Paris, NYC, London, Rome and even San Francisco—all are so overused in films. Yes, they are iconic cities with epic landmarks and yes, I want to visit all of them, but come on, Hollywood, branch out! Yes, I am a girl, but I very much appreciate a good “guy” movie with some action, some sci-fi, bloodshed, sex, even feathery-mulleted Scotsmen bellowing “FREEDOM”. I’m down with that. So here are my top five, non-clichéd, just as impressive movie backdrops, Man Edition.
**Spoilers! All of you should have already seen every one of these movies, though!**
Bruges, Belgium (In Bruges)
Not to go all Brendan Gleeson on you, but Bruges really is one of the most achingly picturesque preserved medieval cities in Europe, just as he insists at the open of this dark, heavy comedy. The Belfry in the Grotemarkt is truly striking, every building ornate and there is an emanating sense of melancholy or maybe a hit man-esque glamour as you ease along the canals. Much less congested than Europe’s Poster Children, (Paris, Prague, Vienna etc), you can keep to yourself and your musings in Koningin Astridpark, (where Colin Farrell contemplates suicide) or punch Canadians over a lovely dinner at Cafédraal on Zilverstraat. Wait for Ralph Fiennes’ call in your room at Relais Bourgondisch Cruyce Hotel, before your one normal beer, “because you are normal” at the pub.
Koh Phi Phi Leh, Thailand (The Beach)
First, if you haven’t read the book by Alex Garland, do it immediately. It’s outstanding and features even more screwed up beach life than the movie does. Second, how cool would it be to really live on “The Beach” (sans Tilda Swinton, naturally)? Well, hop on a boat from Phuket and make for the Phi Phi Islands, where the movie was filmed. Much of the infrastructure was maimed by the 2004 tsunami but the perfect beach from the film endured, as pristine as ever. You feel like you have literally entered a postcard when stretch out and take in this vista. Vibrant blue water and lush flora, sand as fine as sugar—someone get me a cocktail with an umbrella in it, pronto! For the serious adventurer, (Leo DiCaprio would be proud), trek north past Bangkok to visit Haeo Suwat Falls in Khao Yai National Park. Be a man and jump before the ladies this time!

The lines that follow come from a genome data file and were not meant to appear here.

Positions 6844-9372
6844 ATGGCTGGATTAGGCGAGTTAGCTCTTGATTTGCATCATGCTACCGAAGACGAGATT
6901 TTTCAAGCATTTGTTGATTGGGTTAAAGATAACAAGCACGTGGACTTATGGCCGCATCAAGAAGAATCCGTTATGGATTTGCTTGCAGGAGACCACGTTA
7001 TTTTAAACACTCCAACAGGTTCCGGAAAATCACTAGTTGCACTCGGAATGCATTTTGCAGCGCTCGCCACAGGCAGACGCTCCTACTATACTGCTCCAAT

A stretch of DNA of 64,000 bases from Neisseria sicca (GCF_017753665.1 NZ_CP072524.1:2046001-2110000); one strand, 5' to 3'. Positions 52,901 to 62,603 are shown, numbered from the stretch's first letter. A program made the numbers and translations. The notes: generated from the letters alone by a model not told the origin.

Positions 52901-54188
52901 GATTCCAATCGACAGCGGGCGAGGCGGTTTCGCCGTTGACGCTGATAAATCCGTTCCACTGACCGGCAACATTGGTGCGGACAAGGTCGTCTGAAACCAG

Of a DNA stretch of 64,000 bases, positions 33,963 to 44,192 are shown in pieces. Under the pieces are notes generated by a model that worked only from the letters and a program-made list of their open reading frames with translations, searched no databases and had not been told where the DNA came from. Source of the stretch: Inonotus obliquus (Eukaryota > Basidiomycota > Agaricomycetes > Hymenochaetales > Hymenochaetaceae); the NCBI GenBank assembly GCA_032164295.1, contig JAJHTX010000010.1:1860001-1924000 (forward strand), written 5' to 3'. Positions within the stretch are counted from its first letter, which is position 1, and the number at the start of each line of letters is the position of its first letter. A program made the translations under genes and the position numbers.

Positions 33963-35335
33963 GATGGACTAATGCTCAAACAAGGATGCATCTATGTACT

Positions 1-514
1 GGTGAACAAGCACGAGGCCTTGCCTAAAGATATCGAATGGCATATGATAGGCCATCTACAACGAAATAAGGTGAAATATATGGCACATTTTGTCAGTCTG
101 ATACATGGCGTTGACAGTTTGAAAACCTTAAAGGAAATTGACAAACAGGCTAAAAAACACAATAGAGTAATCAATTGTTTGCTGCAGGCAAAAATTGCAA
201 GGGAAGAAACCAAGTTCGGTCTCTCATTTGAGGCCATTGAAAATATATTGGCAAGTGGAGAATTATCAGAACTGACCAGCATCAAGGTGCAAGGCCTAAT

Glencoe, Scotland (Braveheart)
Well it doesn’t get manlier than Braveheart, does it? Before Mel Gibson’s cheese slid off the cracker, he was renowned for this ambitious blockbuster. Luckily, Scotland’s hills are still awe-inspiring, even if Mel’s stock has plummeted. Shot mostly in Glencoe, in the western foothills of the Highlands, Braveheart showcased the rugged allure of Scotland. Just north on Loch Leven near Fort William, Glen Nevis is the site of Lanark, in the imposing shadow of Ben Nevis’ peak. They copped out and ended up filming many of the battle scenes in Ireland, but Scotland is the real star of the epic, from the ten craggy Mamores Peaks (a perfect full day hike), to Mornay’s castle in Edinburgh (the Edinburgh Council Chamber). Pop on your kilt and hit the countryside!
Fort Ricasoli, Malta (Gladiator)
The small country of Malta was host to a million dollar third of a Roman Coliseum replica just so Russell Crowe could kick some ass. Although there was extensive CGI at work in the final movie, Fort Ricasoli itself is a sprawling ancient fortification that worked as the perfect foundation upon which Rome was constructed. Starkly sun bleached and wave beaten, the 17th century ramparts were adorned with the arena, streets, statues, gates and colonnades. Check out the view of the Mediterranean that Joaquin Phoenix had during his climactic slaying. No one will mind if you give a triumphant fist pump (like I did when Joaquin was finally stabbed right in the neck).You’ll have to hop over to Moroccan Ouarzazate to spy the setting for Russell’s first gladiatorial fights, in Aït Benhaddou. The stunning Atlas Mountains and compulsory camel ride will be worth the trip, though.
Cantwell, Alaska (Into the Wild)
Who hasn’t fantasized about disappearing into nature and forsaking all of the frills, stress and corruption of the real world? Emile Hirsch (Christopher McCandless aka Alexander Supertramp), lived out that fantasy in Sean Penn’s poignant true story, Into the Wild. The Stampede Trail, which stretches to the limits of the middle of nowhere near Denali National Park, is still home to bus 142 where the introspective McCandless lived and died. Most of the dramatic Alaska sequences were filmed about 50 miles south of the actual bus, in Cantwell, but for experienced (and well equipped) hikers, the real trail is an untamed yet amazing pilgrimage. Whether you think McCandless was a Thoreauvian idol or another clueless American kid, Alaska is an intriguing destination. Oh, and if you find that the Teklanika River is too high, there is a hand operated tram only a quarter mile from where McCandless, defeated by the rough water, turned back and subsequently faced his death. Good to know.
About the author: Get yourself a car rental in the UK, Alaska, Thailand, Malta or Bruges so you can relive the glory moments from these awesome movies. Noella Schink is a travel writer from Portland, Maine who loves adventures, guy movies, her dogs and cheeseburgers. She recommends Auto Europe the next time you take off on an epic movie location road trip.